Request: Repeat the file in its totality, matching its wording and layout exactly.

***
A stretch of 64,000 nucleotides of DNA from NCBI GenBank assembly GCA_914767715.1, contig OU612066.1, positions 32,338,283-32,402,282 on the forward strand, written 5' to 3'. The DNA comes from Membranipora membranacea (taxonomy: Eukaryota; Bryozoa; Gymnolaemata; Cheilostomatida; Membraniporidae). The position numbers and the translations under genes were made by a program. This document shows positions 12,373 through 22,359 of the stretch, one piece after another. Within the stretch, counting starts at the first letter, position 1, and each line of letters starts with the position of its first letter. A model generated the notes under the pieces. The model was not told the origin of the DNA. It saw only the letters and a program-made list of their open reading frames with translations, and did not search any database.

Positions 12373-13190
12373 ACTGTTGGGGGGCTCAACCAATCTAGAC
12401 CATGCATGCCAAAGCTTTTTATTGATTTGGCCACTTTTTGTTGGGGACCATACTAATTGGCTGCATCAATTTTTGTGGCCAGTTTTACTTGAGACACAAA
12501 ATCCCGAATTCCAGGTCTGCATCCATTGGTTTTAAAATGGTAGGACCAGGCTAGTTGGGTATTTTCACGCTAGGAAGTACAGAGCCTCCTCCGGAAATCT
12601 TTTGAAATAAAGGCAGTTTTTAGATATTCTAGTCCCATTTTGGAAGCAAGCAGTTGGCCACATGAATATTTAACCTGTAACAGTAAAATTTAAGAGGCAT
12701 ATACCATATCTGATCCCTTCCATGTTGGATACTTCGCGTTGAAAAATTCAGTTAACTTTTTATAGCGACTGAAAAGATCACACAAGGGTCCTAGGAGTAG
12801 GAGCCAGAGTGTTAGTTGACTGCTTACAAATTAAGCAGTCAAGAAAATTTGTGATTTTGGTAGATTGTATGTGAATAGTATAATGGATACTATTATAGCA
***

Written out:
A stretch of 64,000 nucleotides of DNA from NCBI GenBank assembly GCA_914767715.1, contig OU612066.1, positions 32,338,283-32,402,282 on the forward strand, written 5' to 3'. The DNA comes from Membranipora membranacea (taxonomy: Eukaryota; Bryozoa; Gymnolaemata; Cheilostomatida; Membraniporidae). The position numbers and the translations under genes were made by a program. This document shows positions 12,373 through 22,359 of the stretch, one piece after another. Within the stretch, counting starts at the first letter, position 1, and each line of letters starts with the position of its first letter. A model generated the notes under the pieces. The model was not told the origin of the DNA. It saw only the letters and a program-made list of their open reading frames with translations, and did not search any database.

Positions 12373-13190
12373 ACTGTTGGGGGGCTCAACCAATCTAGAC
12401 CATGCATGCCAAAGCTTTTTATTGATTTGGCCACTTTTTGTTGGGGACCATACTAATTGGCTGCATCAATTTTTGTGGCCAGTTTTACTTGAGACACAAA
12501 ATCCCGAATTCCAGGTCTGCATCCATTGGTTTTAAAATGGTAGGACCAGGCTAGTTGGGTATTTTCACGCTAGGAAGTACAGAGCCTCCTCCGGAAATCT
12601 TTTGAAATAAAGGCAGTTTTTAGATATTCTAGTCCCATTTTGGAAGCAAGCAGTTGGCCACATGAATATTTAACCTGTAACAGTAAAATTTAAGAGGCAT
12701 ATACCATATCTGATCCCTTCCATGTTGGATACTTCGCGTTGAAAAATTCAGTTAACTTTTTATAGCGACTGAAAAGATCACACAAGGGTCCTAGGAGTAG
12801 GAGCCAGAGTGTTAGTTGACTGCTTACAAATTAAGCAGTCAAGAAAATTTGTGATTTTGGTAGATTGTATGTGAATAGTATAATGGATACTATTATAGCA